2012 May

Editorial: Homeopathy "Down under"

by Jenny Rassel

This month’s issue is a “Down under” affair, with most cases from New Zealand and some from Australia. Amidst of spate of disasters – the collapse of a mine, ongoing earthquakes in and around Christchurch, and the grounding of a tanker off one of New Zealand’s most beautiful beaches, as well as continual weather challenges in Australia –  life goes on, and homeopathy is helping people to heal at ever-deeper levels.

The cases presented this month reflect the variety of approaches practiced here. New Zealand and Australia, far away from the rest of the world, invite many teachers from around the globe to share their experiences. The internet is bridging the gap as well, as information has become more readily available to all. One of the advantages of being “Down under”, however, is the tendency to quietly develop one’s own way of working. With a fair bit of prodding, the usually reticent down under homeopaths have come up with an abundance of cases.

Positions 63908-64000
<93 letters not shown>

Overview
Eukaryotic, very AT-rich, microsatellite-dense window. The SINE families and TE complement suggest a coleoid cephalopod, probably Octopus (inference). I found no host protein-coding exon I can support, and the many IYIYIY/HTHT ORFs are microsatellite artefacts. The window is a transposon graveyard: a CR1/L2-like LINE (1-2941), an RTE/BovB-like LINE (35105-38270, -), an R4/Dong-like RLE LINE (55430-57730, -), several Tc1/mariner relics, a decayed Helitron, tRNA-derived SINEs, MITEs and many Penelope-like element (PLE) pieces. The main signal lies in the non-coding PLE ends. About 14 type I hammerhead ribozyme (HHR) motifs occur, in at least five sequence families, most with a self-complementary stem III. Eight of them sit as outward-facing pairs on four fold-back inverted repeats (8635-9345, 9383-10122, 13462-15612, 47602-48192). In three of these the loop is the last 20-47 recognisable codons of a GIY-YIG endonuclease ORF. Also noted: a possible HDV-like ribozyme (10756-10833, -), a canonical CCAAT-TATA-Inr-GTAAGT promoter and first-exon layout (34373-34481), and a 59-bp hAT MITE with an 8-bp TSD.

Clive Stuart, who loves to work with challenging children, demonstrates his success with a little-used remedy in three cases of Asperger’s syndrome – this remedy will probably soon be in demand! Rovaye Hodges makes beautiful use of Peter Tumminello’s work on the gemstones in the case of a woman whose “addiction to love”, ends up to be seriously detrimental to her. Genevieve Scace goes deep into the feelings of a woman suffering from a disfiguring skin disease, coming up with a remedy that transformed not only her skin but her perspective on life. Hannelore Kemme shows how beautifully homeopathy worked for a dog with epilepsy. Judy Coldicott presents her experiences with potentised wheat, a remedy that proves valuable not only in cases of wheat intolerance but in vague cases of chronic fatigue and irritability – probably a much needed remedy in our times of high wheat consumption. Michelle Boyle makes use of the Mind Maps developed by Alicia Lee to find a bird remedy for a man wanting to break free and live his own life. A review of the Mind Maps presents this remarkable and innovative work – the result of a study project grown far beyond its original purpose.

We hope that you enjoy this issue, and find in it great inspiration.


Categories: Editorials
Keywords: editorial


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